I recently read an excellent book and would like to post an extract from it – “India My Love, Fragments of a Golden Past”, written by Osho, a very popular mystic spiritual teacher who had and still has an international following. This book is so touching that it brings tears to the eyes of every single person who understands the real meaning of India.
“India is not just geography or history. It is not only a nation, a country, a mere piece of land. It is something more: it is a metaphor, poetry, something invisible but very tangible. It is vibrating with certain energy fields which no other country can claim.
The Buddha visited village after village giving discourses on Dhamma (Dharma in Sanskrit), the righteous ways of living. He was always very well received everywhere he went. Years of penance and pursuit of truth had strengthened his aura so much that people were able to sense him approaching even when he was still miles away from a village. And, on each one his trips, thousands of people were shown the path of the truth and they all benefited from the Buddha’s teachings by being liberated from their worries and grief. In this story, the Buddha delivers a lady from her grief by explaining death to her using mustard seeds.
Dattatreya was India’s first Guru in the tradition of the Nath Sampradaya to which other famous gurus like Gorakhnath and Matsyendranath also belonged. Dattatreya was the first among these Naths and undoubtedly the greatest too. The story of the birth of Dattatreya is well known in Indian culture. Dattatreya is worshipped all over India and also in Tibet and Nepal.
Dattatreya was born to Sage Atri and his wife Anasuya. Anasuya was the ideal of perfect wifehood. Her pati-vrata (devotion to her husband) was envied by Sarasvati, Lakshmi and Parvati, the consorts of Brahma, Vishnu and Siva. They envied Anasuya because everyone in the world considered Anasuya to be the most dutiful wife, while each of these three ladies considered themselves to be the most dutiful of all wives. Filled with jealousy, they coaxed their husbands to be participants in a ploy to set Anasuya up in a situation where she would be forced to choose between being unfaithful to her husband or be the cause for Atri and herself to be subject to a terrible curse.
I would like to start this post with a wonderful rendition of one of Swami Tulsidas’ popular bhajans – “Shri Ramchandra Kripalu Bhajaman”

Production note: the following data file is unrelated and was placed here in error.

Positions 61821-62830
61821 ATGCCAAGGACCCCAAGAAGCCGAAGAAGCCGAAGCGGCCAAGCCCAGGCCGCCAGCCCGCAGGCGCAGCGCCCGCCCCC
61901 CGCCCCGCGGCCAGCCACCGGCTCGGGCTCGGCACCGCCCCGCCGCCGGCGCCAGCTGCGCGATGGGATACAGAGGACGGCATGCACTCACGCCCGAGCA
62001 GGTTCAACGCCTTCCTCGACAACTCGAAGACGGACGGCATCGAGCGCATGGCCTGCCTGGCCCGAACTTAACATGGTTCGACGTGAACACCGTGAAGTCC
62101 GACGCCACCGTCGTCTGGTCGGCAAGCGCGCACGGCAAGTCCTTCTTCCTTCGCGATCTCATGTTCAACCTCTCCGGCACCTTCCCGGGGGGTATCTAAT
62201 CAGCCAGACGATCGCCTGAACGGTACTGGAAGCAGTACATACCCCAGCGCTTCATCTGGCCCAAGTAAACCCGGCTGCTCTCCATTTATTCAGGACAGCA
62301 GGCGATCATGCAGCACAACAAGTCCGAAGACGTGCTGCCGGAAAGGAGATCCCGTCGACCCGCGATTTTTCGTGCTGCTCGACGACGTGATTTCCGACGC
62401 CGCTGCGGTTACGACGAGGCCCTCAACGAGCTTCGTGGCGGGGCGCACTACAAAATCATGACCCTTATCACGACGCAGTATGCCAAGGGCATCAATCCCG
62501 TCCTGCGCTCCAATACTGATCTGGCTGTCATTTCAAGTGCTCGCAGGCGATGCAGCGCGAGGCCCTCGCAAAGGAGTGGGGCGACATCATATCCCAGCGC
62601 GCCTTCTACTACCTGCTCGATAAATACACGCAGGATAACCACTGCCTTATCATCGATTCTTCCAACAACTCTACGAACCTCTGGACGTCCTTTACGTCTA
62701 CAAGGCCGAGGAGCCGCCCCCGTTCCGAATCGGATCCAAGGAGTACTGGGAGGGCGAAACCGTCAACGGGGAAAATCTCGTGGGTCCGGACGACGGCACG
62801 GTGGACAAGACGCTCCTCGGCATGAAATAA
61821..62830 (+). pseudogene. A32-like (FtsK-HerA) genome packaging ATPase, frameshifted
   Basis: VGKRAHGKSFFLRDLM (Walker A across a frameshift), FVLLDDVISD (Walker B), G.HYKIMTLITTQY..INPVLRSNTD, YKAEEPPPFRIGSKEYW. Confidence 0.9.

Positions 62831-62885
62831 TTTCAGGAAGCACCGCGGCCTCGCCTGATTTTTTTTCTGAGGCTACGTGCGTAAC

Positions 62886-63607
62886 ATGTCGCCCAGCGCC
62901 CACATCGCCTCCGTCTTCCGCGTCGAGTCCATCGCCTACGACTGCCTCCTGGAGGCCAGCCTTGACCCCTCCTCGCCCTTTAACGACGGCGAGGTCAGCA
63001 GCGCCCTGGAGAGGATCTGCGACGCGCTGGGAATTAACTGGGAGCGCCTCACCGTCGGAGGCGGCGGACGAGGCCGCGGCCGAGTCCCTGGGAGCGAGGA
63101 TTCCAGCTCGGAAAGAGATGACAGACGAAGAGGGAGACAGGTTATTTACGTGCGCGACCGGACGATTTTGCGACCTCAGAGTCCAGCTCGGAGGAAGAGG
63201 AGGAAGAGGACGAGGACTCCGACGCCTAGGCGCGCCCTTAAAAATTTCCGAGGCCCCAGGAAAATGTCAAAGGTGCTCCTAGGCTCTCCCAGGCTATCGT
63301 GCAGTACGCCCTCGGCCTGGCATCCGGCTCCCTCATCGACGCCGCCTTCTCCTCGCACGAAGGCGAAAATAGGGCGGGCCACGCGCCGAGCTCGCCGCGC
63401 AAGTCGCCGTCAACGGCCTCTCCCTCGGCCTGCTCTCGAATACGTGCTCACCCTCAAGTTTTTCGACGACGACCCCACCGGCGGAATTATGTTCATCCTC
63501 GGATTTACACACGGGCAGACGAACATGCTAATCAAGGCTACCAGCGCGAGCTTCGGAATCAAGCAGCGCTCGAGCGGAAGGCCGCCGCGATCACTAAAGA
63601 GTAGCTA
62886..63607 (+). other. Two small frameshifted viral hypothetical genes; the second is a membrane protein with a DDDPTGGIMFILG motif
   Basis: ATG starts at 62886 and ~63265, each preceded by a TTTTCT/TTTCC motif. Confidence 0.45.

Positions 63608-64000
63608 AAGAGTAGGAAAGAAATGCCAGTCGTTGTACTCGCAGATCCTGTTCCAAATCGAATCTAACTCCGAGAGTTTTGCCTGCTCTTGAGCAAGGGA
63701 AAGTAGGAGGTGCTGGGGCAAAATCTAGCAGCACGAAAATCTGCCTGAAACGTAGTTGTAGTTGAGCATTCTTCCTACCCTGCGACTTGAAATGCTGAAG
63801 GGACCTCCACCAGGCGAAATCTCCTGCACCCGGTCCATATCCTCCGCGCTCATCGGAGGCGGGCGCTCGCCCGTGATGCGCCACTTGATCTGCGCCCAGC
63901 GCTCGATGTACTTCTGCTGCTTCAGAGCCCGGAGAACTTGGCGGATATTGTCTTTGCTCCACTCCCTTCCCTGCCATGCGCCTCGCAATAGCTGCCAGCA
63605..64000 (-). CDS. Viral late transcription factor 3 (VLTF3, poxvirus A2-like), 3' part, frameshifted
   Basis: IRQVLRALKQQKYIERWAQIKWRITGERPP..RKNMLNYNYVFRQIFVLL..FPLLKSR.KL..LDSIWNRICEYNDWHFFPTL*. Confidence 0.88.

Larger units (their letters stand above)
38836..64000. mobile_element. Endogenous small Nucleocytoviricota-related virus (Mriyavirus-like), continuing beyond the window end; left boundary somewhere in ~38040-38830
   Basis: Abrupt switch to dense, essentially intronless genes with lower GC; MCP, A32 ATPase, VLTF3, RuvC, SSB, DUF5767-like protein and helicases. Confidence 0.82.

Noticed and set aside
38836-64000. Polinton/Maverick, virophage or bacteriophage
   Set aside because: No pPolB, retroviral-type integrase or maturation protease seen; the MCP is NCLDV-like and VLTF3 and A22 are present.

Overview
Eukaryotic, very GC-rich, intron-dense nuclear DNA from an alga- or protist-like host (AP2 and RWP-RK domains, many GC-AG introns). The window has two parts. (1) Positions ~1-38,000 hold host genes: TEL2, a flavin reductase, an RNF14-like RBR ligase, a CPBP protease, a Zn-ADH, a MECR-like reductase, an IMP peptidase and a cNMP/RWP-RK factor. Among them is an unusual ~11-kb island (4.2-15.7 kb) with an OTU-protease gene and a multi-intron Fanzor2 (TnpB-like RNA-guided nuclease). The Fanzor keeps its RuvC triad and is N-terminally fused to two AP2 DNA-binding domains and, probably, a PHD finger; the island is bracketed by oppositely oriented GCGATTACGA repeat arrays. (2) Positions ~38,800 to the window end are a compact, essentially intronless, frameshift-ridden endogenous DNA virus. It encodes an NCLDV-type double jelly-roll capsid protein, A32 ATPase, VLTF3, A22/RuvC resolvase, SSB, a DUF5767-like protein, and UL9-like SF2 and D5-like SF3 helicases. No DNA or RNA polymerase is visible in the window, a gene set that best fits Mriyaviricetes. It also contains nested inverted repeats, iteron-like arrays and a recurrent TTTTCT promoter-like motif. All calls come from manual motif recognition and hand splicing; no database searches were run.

Saint Tulsidas was among the several others who reinforced the Bhakti Movement (devotion to God) in medieval India when the people’s faith in the divine was being intensely tested by the plundering foreign invaders. Tulsidas was born to a Brahmin family in Rajpur, in Uttar Pradesh in 1532 CE. When he was a child the first word he ever uttered was “Ram” and hence he was called RamBola (literally translated to “he said Ram”) by all the villagers.
Assam, at the plains of the Brahmaptura river, with its plentiful bounty and beautiful mountains was a coveted territorry for the Mughals during their invasion in the 17th century. The Mughals made repeated attempts to capture Assam. During a period of internal dissension, the Mughals had taken advantage of these conflicts and captured Guwahati and never stopped trying to go annex more territory in Assam. However, they were badly defeated in the Battle of Saraighat in 1671, and following that, Assam remained under the Ahom rulers until the end of their rule. The battle of Saraighat was fought on the banks of the Brahmaputra in the Guwahati region. Read the rest of this entry »
Our sacred India time and again produces great mystics who travel, teach and deeply touch the lives of all the people they meet. There is never a dearth of these great souls, who out of immense compassion for mankind incarnate again and again in order to uplift mankind from the meaningless drudgery of life into a life with clarity of purpose filled with bliss. One such great saint was Neem Karoli Baba, who lived until 1973 in Uttar Pradesh, and touched the lives of countless men through his life and preaching.
Music is an integral part of an Indian’s life. Classical music indeed brings peace and harmony to the soul. Musical renditions have the power to lift man from depression into ecstasy, especially when sung with a devotional note. In an earlier post on Hindustani music, we had seen the contribution of the legendary Pandit Bhatkhande in helping to sustain the survival of Hindustani classical music. Hindustani music is to northern India what Karnataka Sangeetam (Carnatic Music) is to South India. Like the former, Carnatic music is also highly systematized. In fact, classical Carnatic music is one of the world’s oldest and richest musical traditions. In the modern era, three musicians had seminal influence on the evolution and popularization of Carnatic music – Saint Tyagaraja, Muthuswamy Dikshitar and Shyama Shastri. They were the Trinity of Carnatic music. They were each prolific composers with unique styles and were contemporaries who lived during the period between 1760 and 1850 in the Kaveri delta of Tamil Nadu. Even today songs written by them constitute an integral part of Carnatic music concerts. This post will narrate short anecdotes from each of this trinity’s life. Read the rest of this entry »